Hot on the heels of the Tiger Mom controversy comes Peggy Orenstein’s new book, Cinderella Ate My Daughter: Dispatches from the Frontlines of New Girlie-Girl Culture. After reading an excerpt online and an article in the New York Times, I started to feel defensive. Is Ms. Orenstein igniting an assault on pretty in pink, little girl bedrooms? Is princess decor too sugar and spice and everything nice?
Orenstein explains that in raising her daughter, the marketing of all things pink and princesses put her “at war with a culture that emphasized physical appearance to her daughter over pride, strength, resilience and intelligence.”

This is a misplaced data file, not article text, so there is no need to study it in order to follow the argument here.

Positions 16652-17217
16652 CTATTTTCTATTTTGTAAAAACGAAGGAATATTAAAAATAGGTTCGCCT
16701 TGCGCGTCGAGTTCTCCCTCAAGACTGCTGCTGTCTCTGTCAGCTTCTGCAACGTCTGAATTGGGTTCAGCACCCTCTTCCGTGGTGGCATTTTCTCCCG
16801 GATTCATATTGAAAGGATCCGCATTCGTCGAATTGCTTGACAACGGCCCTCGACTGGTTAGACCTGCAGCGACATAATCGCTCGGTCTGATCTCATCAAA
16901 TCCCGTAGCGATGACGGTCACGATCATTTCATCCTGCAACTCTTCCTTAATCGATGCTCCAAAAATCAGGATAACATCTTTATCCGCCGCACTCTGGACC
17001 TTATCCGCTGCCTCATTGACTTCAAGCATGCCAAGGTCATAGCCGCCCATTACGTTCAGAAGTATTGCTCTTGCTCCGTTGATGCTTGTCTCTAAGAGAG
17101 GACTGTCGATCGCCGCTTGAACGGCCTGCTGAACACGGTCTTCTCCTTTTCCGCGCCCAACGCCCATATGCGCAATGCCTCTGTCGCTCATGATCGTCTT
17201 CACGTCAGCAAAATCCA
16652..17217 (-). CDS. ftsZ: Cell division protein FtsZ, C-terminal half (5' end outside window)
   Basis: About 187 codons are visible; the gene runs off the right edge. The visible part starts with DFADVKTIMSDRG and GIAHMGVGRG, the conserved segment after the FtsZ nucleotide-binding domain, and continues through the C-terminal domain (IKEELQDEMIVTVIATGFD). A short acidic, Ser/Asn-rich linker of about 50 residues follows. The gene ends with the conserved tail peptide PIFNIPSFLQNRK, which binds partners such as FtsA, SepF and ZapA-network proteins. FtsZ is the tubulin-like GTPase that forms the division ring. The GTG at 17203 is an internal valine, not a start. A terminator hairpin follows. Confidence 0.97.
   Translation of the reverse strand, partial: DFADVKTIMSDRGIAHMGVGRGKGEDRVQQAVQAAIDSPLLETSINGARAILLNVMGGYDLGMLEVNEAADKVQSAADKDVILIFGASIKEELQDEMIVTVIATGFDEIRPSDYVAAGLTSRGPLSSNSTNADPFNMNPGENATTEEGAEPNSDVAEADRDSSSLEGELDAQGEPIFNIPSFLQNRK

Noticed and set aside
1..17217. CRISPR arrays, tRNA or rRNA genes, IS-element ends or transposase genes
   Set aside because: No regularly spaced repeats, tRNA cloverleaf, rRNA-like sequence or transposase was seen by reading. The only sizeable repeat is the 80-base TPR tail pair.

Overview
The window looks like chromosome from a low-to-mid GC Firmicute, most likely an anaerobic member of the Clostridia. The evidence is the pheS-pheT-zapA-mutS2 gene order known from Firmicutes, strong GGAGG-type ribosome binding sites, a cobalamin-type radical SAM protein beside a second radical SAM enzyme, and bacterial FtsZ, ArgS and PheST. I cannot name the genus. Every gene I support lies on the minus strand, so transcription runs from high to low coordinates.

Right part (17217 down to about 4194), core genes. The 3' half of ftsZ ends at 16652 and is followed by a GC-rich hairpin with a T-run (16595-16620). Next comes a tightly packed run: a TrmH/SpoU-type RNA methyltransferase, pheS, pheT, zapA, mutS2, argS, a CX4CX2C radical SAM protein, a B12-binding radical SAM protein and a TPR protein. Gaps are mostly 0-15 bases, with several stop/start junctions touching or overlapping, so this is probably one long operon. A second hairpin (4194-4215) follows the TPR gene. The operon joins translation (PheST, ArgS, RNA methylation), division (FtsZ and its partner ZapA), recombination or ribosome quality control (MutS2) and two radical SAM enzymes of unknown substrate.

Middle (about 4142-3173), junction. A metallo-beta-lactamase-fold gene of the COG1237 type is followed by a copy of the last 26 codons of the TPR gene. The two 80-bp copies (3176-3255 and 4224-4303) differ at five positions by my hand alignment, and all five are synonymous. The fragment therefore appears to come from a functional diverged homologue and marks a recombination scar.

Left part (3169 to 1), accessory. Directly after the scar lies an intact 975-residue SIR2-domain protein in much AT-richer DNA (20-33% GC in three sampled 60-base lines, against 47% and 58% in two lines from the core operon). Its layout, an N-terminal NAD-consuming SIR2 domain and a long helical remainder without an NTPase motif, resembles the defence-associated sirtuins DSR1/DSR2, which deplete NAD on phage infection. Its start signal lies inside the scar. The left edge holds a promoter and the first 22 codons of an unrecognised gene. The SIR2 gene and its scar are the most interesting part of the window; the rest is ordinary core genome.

While I don’t have a daughter, I was a little girl once upon a time. My childhood bedroom was painted a lovely shade of dust rose with a dust rose comforter and matching floral sheets on a four poster bed with frilly canopy. I took ballet classes and loved my recital costumes. Every Halloween I wanted to be a princess. Fairy princess. Princess Leia. Princess Diana. (I was no TLC tiara terror, although I love that show.) Then one day my old school girlie-girl self experienced a head-on collision with college women’s studies classes. I’ve come to terms with that. And that was almost 20 years ago.
So in today’s post-feminism world, can’t our little girls enjoy powerfully pink bedrooms, tea parties and princes costumes? Or is dust rose still damaging?